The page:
Due to their fear of intimacy, avoidants may respond to the withdrawal from their partner by becoming even more guarded and distant. They may use tactics such as stonewalling, avoidance, or even ghosting as a way to protect themselves from the perceived threat of emotional intimacy.

It is important to note that fear of intimacy is not a justification for avoidant behavior, as it can lead to patterns of dysfunctional relationships and emotional distress for both partners involved. However, understanding the roots of this fear can help both partners work towards a healthier, more balanced relationship.

Signs of fear of intimacy in avoidants How to approach an avoidant partner
Difficulty expressing emotions or discussing feelings Validate their fears and concerns, but also focus on the benefits of emotional intimacy and how it can lead to greater connection and happiness in the relationship.
Frequent avoidance or withdrawal when emotional vulnerability arises Practice patience and empathy, and try to create a safe, non-judgmental space for them to express themselves. Encourage positive communication patterns and set boundaries that respect both partners’ needs.
Fear of commitment or reluctance to nurture the relationship Provide reassurance and support, but also prioritize your own emotional needs and boundaries. Recognize that a relationship with an avoidant partner may come with challenges, and seek outside support or counseling if needed.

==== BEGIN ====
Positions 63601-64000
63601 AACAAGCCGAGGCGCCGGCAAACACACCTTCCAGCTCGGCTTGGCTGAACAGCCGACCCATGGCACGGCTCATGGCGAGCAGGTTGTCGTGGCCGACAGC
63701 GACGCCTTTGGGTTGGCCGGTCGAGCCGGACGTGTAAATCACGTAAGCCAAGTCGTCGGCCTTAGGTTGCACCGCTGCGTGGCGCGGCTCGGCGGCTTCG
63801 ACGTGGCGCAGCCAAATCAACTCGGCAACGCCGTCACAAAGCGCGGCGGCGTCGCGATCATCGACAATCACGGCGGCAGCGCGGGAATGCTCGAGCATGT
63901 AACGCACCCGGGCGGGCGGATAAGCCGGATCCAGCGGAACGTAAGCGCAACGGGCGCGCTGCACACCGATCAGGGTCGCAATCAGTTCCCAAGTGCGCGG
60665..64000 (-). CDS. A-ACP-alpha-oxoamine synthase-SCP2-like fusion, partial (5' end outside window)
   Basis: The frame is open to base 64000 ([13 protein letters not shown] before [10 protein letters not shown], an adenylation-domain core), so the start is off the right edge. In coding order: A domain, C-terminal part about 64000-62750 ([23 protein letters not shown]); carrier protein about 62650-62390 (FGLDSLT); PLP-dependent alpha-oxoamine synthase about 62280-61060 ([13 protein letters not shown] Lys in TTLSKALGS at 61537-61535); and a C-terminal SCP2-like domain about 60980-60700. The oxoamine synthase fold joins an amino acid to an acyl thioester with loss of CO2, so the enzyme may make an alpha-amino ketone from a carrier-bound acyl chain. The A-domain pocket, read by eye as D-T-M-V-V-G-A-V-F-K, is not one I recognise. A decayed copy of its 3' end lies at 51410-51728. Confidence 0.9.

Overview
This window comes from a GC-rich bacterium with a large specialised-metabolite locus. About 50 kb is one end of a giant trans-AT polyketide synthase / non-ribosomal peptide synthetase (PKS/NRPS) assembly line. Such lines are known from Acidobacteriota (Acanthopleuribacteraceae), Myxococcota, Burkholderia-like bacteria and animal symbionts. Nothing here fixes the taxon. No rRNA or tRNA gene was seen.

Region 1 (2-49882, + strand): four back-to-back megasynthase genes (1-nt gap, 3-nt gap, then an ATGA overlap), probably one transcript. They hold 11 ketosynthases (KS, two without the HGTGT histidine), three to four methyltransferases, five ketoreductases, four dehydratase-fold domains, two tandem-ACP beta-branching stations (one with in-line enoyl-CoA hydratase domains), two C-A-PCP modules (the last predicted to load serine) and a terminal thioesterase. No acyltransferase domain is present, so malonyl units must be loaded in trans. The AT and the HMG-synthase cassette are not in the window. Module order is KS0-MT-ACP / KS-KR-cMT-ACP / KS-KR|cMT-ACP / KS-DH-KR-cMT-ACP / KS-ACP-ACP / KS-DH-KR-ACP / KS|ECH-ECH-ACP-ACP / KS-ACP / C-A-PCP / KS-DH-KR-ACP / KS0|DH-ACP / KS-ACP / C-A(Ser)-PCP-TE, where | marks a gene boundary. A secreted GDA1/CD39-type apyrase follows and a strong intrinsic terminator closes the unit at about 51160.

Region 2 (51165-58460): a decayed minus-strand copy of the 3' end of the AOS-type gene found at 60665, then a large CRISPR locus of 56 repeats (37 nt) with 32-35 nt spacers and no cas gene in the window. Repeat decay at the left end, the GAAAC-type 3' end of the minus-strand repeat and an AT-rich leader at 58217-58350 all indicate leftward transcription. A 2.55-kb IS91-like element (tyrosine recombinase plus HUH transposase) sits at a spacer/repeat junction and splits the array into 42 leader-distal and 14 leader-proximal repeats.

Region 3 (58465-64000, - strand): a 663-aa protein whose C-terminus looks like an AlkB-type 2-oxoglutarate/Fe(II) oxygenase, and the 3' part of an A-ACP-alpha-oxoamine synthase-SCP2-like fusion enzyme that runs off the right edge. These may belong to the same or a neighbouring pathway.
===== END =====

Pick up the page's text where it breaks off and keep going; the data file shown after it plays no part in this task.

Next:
Push-pull dynamic in relationships

The push-pull dynamic is a common pattern in relationships, where one partner will push the other away while the second partner tries to pull them closer. This can create a cycle that can be destructive to the relationship, especially when one partner is an avoidant.

  • Avoidants push their partners away as a way to create emotional distance and protect themselves from getting hurt.
  • The more the other partner tries to pull them closer, the more the avoidant will feel threatened and try to push them away even further.
  • Unfortunately, this cycle often leads to emotional distance and can eventually break the relationship apart.

If the other partner decides to stop pursuing and pull back, the avoidant may feel abandoned or even rejected, as this is the opposite of what they were used to. However, this can actually be a positive step for the relationship.

By pulling away and creating some space, the avoidant partner is given the opportunity to analyze their feelings and desires. They may realize that they do want to be with their partner, or they may realize that they need some more time and space to figure things out.

Ultimately, what happens when you pull away from an avoidant will depend on the individual situation and the people involved. It is important for each partner to communicate their needs and feelings openly, and to work together to create a healthy, fulfilling relationship.

Signs of an avoidant partner: Ways to deal with an avoidant partner:
Avoiding emotional intimacy and vulnerable conversations Respect their space and boundaries
Focusing on external distractions or activities to avoid emotional engagement Encourage self-reflection and emotional awareness
Frequently changing plans or scheduling conflicts Be patient and understanding, but also set clear boundaries for communication and expectations

Relationship Anxiety

Relationship anxiety is a common experience for both avoidants and their partners. Avoidants often experience anxiety when intimacy begins to increase in a relationship, causing them to push their partner away. On the other hand, their partner may experience anxiety due to the constant push-pull dynamic of the relationship.